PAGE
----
The wacky worlds and maniacal dimensions featured within came to resemble the abstract paintings of artists like Salvador Dali, but as the '60s closed out the appeal of this new age outlandishness soon dwindled.
He appeared less frequently throughout the 1970s, and even managed to land himself (or rather, Steve Englehart and Frank Brunner, his creators at the time) in hot water. A journey back through time ended (began?) with the creation of the universe-and the enigmatic suggestion of a meeting with God.
Offending religious readers: Not recommended.
After seeing the problematic issue in print, Stan Lee ordered Englehart and Brunner to print a retraction saying it wasn't God who appeared in their story; rather, it was a god. The writer and artist-unimpressed by this-crafted a letter purportedly written by a minister in Texas. Suffice to say, the fictional cleric simply loved the story and wasn't in the slightest bit offended!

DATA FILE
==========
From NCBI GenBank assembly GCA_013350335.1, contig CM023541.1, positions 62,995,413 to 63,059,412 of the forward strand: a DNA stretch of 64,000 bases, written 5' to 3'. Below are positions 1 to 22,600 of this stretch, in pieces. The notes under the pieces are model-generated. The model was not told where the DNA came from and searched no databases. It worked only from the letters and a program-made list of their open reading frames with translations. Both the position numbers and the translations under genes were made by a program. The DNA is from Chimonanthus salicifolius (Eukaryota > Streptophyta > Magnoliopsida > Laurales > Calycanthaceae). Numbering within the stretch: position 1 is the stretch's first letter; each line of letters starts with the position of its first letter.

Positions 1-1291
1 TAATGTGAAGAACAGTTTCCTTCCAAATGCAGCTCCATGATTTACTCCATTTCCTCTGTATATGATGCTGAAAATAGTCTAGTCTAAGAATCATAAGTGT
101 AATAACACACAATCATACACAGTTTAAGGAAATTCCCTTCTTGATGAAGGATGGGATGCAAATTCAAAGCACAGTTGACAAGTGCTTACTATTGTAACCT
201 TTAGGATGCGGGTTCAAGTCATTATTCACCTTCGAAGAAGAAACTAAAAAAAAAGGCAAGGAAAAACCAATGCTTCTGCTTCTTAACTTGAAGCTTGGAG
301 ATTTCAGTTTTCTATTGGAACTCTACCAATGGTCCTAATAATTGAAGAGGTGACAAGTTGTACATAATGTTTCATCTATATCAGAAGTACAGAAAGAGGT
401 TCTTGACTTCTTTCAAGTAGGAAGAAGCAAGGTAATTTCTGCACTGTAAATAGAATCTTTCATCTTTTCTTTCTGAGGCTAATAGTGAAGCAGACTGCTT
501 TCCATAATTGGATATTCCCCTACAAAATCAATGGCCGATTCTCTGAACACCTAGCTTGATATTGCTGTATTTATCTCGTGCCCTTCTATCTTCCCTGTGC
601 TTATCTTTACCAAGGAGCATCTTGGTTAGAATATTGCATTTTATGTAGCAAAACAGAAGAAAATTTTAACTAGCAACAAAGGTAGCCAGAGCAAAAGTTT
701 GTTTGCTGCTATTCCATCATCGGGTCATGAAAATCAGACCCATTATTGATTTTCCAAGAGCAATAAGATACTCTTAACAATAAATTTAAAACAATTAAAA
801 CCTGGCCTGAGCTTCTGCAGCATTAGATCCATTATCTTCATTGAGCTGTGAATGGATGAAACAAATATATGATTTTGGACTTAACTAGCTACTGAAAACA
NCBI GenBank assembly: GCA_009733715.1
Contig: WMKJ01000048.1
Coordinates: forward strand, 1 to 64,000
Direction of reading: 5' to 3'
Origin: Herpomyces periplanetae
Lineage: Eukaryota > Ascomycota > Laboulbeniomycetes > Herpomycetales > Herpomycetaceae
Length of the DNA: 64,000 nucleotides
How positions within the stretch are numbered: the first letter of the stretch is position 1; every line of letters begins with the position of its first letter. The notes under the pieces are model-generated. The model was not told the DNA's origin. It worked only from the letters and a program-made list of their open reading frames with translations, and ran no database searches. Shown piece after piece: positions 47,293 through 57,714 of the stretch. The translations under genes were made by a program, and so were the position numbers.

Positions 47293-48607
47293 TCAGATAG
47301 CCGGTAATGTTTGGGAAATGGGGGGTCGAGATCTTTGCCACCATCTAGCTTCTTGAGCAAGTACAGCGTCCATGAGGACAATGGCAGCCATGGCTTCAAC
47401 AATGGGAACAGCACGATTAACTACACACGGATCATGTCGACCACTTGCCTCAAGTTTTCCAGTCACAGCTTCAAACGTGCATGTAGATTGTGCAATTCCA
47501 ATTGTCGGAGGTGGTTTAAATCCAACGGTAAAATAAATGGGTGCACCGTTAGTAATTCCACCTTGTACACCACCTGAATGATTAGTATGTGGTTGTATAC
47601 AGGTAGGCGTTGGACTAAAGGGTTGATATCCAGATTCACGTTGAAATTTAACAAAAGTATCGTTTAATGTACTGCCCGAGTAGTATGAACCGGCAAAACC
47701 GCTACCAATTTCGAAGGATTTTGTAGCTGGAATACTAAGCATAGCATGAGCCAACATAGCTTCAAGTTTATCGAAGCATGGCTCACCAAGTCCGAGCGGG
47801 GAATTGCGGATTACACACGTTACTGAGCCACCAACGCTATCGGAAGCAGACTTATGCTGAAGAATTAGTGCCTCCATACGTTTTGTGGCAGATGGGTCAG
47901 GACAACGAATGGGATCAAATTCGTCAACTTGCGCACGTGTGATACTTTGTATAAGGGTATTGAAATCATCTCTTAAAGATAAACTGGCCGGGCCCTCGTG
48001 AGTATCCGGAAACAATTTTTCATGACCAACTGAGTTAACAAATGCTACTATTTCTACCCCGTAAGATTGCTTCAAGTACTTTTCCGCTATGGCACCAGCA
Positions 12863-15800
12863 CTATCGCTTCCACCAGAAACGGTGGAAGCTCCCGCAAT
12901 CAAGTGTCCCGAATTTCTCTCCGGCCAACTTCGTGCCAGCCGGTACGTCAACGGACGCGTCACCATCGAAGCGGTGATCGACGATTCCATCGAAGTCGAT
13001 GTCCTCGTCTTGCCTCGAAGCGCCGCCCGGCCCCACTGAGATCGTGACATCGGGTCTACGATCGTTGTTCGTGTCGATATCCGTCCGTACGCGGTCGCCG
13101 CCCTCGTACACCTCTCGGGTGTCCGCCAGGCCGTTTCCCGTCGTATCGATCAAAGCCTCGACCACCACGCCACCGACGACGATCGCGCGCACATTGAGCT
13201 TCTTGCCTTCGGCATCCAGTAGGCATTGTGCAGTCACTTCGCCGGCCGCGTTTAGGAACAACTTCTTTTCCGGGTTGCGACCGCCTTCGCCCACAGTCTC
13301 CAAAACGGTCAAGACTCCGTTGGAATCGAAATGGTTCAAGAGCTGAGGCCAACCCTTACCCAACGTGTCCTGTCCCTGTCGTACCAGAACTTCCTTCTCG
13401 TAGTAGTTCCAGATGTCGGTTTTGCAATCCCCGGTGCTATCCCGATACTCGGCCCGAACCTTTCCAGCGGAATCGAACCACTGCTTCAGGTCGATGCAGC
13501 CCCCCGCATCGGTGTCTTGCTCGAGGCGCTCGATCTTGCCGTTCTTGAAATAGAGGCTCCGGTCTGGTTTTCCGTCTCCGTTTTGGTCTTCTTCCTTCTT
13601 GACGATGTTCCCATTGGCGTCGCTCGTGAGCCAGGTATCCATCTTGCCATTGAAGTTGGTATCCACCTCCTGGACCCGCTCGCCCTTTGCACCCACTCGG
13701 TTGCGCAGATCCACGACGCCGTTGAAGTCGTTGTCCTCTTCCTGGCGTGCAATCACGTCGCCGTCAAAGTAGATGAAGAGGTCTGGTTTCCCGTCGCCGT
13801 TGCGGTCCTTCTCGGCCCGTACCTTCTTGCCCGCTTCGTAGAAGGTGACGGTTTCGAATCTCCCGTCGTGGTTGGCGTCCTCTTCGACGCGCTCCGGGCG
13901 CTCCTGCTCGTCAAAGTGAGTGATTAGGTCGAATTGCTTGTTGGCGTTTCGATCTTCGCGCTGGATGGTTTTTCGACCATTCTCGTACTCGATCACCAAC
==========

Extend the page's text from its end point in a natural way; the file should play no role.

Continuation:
What followed wasn't exactly Marvel's proudest moment. After receiving this glowing letter of praise, Marvel elected to print Englehart and Brunner's spurious piece of "fan" mail, blowing the whole debacle wide open. The retraction? Yeah. It was dropped.
Ups And Downs
The 1980s didn't treat Strange too well, either. Some of his spells-including those designed to protect humanity from vampires and an evil serpent god-expired.
The sorcerer spent most of the next two decades as a supporting character, popping up sporadically to help superheroes in need of-or requiring protection from-magic and mysticism. Strange even went on to side with Doctor Doom, shocking several heroes with his newfound dedication to all things evil.
However, the future looks bright for Doctor Stephen Vincent Strange. Along with 2016's release of the Marvel Studios-produced, Benedict Cumberbatch-starring movie, Entertainment Weekly broke news that Jason Aaron and Chris Bachalo are the ultra-talented masterminds behind his new ongoing monthly book.
So which characters are set to enjoy the Marvel Studios treatment next? There's no shortage of contenders. But if it was up to me...?
A vampire cow whose real name is Bessie...? C'mon. The movie practically writes itself!
I'd also be pretty darn excited to see Asbestos Lady make her big screen bow...
But let's face it: She ain't no Hellcow.